We are always keen to receive submissions from scholars, academicians and researchers in the form of Research Papers, Articles, Poems, Short Stories, Interviews and Book Reviews.
Since the discovery of oil in the 1970s, Gulf Cooperation Countries (Saudi Arabia, Kuwait, the United Arab Emirates, Qatar, Bahrain, and Oman) have employed a large expatriate labor force, primarily from neighboring South Asian Countries of India, Pakistan, Sri Lanka, Bangladesh, and Philippines. Recent studies claim that nearly 50.4% of the total population of the Gulf Cooperation Countries are expatriates. Such mass emigration has not only allowed for the rapid economic expansion of these Gulf countries, but at the same time they have produced a number of cultural and socio-economic consequences for the countries from where Gulf’s primary work forces originate.
October 19-20, 2017
École Normale Supérieure de Lyon, Lyon (France)
Thoreau from across the pond
Organized by Julien Nègre (ENS de Lyon)
François Specq (ENS de Lyon)
and Laura Dassow Walls (University of Notre Dame)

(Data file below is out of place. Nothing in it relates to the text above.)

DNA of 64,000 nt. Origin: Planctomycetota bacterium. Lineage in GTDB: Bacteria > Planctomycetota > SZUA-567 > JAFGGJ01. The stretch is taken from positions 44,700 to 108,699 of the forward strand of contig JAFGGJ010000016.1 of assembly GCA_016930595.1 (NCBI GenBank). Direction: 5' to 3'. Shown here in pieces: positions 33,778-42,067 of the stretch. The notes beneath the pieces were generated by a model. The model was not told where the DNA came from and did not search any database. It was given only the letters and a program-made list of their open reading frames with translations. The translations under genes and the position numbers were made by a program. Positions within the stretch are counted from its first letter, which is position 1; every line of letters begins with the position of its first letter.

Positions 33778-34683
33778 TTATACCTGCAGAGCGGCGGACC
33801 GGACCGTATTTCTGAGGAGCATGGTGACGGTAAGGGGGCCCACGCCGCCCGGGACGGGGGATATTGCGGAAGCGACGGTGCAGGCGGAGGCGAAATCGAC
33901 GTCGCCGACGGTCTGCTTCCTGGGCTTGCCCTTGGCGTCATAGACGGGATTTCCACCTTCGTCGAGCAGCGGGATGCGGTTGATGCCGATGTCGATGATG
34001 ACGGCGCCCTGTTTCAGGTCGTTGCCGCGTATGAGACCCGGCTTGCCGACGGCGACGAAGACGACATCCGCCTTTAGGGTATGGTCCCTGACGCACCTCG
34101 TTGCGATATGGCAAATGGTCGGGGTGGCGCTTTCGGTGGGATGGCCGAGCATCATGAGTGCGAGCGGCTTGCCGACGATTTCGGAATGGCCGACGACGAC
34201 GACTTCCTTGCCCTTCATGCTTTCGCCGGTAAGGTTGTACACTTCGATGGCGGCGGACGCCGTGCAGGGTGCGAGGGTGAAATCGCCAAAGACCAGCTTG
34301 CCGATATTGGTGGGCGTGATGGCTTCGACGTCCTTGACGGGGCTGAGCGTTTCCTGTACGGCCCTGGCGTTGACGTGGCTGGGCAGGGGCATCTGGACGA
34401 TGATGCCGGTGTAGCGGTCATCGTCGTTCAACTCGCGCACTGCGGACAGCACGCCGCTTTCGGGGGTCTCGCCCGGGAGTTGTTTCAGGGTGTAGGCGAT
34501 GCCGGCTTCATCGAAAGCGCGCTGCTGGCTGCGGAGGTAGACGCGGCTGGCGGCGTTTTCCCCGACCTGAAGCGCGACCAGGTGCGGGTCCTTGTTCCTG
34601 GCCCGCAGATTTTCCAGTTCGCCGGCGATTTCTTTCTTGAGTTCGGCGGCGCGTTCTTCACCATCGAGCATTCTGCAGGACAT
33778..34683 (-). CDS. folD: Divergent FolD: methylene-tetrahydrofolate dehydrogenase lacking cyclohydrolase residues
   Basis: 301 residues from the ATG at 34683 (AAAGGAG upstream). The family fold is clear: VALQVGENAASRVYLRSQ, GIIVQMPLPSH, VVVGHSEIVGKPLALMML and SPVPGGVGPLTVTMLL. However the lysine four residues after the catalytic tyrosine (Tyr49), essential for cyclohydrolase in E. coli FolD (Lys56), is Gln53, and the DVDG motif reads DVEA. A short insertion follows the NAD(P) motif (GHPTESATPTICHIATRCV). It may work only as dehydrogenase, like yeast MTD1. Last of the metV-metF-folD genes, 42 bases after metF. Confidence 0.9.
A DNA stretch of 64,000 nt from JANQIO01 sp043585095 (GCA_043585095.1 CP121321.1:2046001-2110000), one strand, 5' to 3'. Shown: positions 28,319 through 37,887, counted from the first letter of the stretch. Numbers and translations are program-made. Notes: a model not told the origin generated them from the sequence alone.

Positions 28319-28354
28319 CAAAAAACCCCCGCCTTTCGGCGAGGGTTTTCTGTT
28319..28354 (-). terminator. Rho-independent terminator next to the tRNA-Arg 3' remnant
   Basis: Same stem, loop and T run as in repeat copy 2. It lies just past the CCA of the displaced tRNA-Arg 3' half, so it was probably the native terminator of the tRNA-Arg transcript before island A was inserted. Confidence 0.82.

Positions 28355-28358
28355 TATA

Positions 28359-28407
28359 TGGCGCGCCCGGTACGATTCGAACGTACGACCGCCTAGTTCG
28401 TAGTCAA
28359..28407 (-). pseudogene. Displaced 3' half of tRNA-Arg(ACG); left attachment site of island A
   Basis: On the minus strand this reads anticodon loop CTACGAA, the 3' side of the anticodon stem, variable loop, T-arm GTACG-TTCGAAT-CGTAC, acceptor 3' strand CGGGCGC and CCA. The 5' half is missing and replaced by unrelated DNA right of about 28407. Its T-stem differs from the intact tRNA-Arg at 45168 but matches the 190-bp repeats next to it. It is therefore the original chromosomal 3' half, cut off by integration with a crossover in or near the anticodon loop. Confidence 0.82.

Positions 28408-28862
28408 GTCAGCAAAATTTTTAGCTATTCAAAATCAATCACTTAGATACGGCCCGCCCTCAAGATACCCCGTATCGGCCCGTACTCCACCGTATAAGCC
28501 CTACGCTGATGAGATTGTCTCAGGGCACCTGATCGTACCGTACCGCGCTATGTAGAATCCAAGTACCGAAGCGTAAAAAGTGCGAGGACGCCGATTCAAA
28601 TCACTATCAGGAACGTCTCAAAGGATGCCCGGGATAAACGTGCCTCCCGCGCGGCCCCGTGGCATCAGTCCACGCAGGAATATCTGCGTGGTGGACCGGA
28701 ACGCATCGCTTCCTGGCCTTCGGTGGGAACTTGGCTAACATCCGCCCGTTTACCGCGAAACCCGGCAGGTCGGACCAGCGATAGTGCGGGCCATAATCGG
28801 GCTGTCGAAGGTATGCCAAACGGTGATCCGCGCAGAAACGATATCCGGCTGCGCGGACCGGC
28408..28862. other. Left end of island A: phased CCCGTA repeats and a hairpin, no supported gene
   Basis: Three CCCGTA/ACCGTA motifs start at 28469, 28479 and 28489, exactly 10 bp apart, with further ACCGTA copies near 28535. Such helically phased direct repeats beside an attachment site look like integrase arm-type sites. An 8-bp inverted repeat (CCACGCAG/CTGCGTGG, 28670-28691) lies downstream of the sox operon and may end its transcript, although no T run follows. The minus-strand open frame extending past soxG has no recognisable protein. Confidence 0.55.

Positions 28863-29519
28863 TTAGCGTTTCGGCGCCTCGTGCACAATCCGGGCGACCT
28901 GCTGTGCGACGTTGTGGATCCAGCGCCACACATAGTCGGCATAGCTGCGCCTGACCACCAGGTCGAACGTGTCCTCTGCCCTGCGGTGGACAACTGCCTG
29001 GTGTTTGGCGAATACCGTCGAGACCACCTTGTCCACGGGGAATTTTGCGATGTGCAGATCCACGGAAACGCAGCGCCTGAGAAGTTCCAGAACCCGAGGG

2001: A Space Odyssey
Representation and Interpretation
Chapters are sought for an edited collection on 2001: A Space Odyssey, with post-graduates and ECRs in particular encouraged to submit.
Kubrick Studies in recent years has come to be dominated by historical approaches, informed largely by the Stanley Kubrick Archive. Though these new methodologies have progressed our understanding of Kubrick’s operations as a film director, it does not resolve the intellectual, formal and aesthetic motivations that underpin his work.
From imperious TV network executives to “golden gut” programmers, star performers, influential independent producers, broadcast and cable TV mavericks, and auteurist showrunners—all of these individuals have struggled to leave their mark on mainstream and alternative television. From the early pioneering days of network television in the 1940s to the present-day hypercompetitive, multiplatform TV program milieu, these figures have strived to interpret and comprehend public taste in order to produce and distribute programming that satisfies a wide range of audiences, advertisers, and subscribers.